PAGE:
Here's what's wrong with the A-10
"The Air Force seems to have at least temporarily adjusted to keeping it (the A-10) but, longer term, this debate is going to come up again and again. How do you develop the same capabilities if the A-10 is retired?" asked the highest ranking democrat on the committee, Sen. Jack Reed of Rhode Island.Goldfein began his response by committing to retain the same close air support (CAS) capabilities the A-10 currently provides in the air force of the future, and giving high praise to the Air Force's current A-10 operators.Advertisement
"I'm as concerned about the A-10 community as I am the A-10 platform," said Goldfein. He referred to the A-10 community as the "PhD force when it comes to CAS."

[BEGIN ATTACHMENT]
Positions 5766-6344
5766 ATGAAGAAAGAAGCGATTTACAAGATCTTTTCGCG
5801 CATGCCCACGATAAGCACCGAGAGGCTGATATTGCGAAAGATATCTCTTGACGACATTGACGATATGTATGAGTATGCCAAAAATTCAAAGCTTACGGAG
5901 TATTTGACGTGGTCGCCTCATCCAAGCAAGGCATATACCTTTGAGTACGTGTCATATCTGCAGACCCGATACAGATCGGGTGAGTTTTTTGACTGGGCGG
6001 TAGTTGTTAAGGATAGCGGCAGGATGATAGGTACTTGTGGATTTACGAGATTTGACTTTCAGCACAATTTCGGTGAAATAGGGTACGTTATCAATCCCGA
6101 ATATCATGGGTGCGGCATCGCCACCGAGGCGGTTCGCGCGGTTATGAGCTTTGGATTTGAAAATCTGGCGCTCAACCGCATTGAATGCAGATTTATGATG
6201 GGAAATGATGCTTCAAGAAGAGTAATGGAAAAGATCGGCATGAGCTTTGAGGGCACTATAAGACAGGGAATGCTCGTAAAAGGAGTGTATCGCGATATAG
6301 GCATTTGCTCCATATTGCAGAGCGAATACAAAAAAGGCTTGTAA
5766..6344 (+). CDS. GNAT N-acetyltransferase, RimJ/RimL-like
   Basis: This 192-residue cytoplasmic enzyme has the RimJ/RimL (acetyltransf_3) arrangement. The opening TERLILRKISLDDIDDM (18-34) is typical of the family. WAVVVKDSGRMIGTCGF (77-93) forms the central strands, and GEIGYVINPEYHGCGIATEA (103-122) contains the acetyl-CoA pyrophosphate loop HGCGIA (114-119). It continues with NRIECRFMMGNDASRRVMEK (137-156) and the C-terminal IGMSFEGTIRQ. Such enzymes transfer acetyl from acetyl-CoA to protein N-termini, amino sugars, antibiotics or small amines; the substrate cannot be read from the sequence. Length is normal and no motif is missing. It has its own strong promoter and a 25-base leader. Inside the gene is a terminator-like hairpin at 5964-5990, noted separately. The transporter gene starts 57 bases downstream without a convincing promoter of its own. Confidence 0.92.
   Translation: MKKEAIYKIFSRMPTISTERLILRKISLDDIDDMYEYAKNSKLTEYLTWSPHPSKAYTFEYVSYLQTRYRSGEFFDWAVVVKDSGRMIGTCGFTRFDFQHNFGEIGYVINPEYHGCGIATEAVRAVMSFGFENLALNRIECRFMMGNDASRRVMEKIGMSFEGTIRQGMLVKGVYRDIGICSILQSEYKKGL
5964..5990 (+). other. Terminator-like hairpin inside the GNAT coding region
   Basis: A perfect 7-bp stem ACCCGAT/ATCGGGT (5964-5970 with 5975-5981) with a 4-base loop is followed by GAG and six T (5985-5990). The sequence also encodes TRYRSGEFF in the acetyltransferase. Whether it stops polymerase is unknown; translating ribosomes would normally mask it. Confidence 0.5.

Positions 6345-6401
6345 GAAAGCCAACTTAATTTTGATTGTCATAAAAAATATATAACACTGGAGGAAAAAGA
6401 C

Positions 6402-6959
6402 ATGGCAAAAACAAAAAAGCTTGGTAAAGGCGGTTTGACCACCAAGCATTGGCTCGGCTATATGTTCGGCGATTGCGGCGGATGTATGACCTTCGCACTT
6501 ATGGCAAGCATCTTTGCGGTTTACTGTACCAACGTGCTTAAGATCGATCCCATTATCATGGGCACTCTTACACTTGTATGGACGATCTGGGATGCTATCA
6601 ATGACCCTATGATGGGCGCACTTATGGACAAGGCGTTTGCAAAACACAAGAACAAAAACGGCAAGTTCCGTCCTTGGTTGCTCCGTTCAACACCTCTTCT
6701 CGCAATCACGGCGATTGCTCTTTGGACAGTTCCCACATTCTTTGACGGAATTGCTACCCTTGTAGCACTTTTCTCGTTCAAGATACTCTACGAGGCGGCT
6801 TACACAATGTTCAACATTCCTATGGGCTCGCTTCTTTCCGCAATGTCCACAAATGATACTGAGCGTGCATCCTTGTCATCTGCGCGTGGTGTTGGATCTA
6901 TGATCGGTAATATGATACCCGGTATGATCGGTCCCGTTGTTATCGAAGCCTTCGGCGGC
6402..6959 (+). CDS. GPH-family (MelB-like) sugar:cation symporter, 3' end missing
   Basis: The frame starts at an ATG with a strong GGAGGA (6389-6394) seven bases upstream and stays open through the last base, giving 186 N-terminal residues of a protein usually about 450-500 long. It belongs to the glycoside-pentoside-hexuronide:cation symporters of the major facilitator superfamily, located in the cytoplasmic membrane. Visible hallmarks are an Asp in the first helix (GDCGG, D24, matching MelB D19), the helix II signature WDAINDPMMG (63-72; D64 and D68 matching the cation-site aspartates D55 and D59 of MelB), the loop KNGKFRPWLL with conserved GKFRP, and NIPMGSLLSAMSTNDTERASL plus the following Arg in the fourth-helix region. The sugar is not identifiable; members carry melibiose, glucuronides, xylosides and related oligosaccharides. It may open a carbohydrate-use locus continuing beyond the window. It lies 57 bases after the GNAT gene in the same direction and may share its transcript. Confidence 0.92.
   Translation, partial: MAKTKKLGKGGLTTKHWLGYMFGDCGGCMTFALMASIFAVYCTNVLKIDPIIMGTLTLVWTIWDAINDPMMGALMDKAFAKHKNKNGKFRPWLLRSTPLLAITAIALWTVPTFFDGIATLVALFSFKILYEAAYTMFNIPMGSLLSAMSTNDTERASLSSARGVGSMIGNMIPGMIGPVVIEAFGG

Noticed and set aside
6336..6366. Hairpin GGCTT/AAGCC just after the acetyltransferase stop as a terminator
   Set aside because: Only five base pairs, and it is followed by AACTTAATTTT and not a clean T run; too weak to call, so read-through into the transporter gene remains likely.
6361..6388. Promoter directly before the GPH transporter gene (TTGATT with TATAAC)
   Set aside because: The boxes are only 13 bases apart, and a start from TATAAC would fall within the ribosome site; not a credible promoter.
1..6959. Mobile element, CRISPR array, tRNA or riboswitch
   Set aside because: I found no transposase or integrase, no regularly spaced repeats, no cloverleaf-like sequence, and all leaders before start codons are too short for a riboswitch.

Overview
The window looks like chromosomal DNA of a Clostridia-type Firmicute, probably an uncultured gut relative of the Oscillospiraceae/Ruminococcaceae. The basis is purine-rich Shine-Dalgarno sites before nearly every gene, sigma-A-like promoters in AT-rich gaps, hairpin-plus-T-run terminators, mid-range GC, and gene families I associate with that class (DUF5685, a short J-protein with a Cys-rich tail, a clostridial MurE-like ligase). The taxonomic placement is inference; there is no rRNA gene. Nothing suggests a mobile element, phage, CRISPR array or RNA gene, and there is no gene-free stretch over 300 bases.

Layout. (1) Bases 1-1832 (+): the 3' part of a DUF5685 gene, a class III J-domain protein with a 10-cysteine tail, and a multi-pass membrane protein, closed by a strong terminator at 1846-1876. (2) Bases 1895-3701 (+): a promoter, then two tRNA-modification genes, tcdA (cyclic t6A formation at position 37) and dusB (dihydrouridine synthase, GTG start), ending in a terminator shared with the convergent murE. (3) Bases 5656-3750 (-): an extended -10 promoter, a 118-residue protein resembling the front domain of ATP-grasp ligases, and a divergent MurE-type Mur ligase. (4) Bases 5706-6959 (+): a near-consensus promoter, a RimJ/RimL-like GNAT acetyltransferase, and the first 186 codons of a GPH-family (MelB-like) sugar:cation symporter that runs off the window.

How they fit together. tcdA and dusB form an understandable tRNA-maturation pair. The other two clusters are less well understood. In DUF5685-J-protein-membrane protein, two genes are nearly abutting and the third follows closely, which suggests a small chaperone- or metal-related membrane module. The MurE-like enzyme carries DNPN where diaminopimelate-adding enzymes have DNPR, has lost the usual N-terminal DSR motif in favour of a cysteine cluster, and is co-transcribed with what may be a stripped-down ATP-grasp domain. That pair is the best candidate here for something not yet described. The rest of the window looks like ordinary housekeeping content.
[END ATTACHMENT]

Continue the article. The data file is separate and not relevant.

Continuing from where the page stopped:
But Goldfein did seem focused on the need for discussion of the future of CAS beyond the A-10, but one that includes the important lessons learned by the A-10 crews."Anyone who does close air support tries to reach the level that the A-10 community has achieved," he said. Goldfein suggested we "go back to the doctors of CAS and say 'what is the future of close air support?'"
"Why is it that I have to do all the work on collateral damage estimates when I have a machine that can help me do that?"dynamic" situations, or where targets have not been deliberately selected before hand. In these moments, A-10 pilots need to make do-or-die situations about who to fire on, how long and what to fire, and at what risk. Advertisement
So although the A-10 is a capable, durable, and beloved platform, it leaves a few things to be desired for "the future of CAS."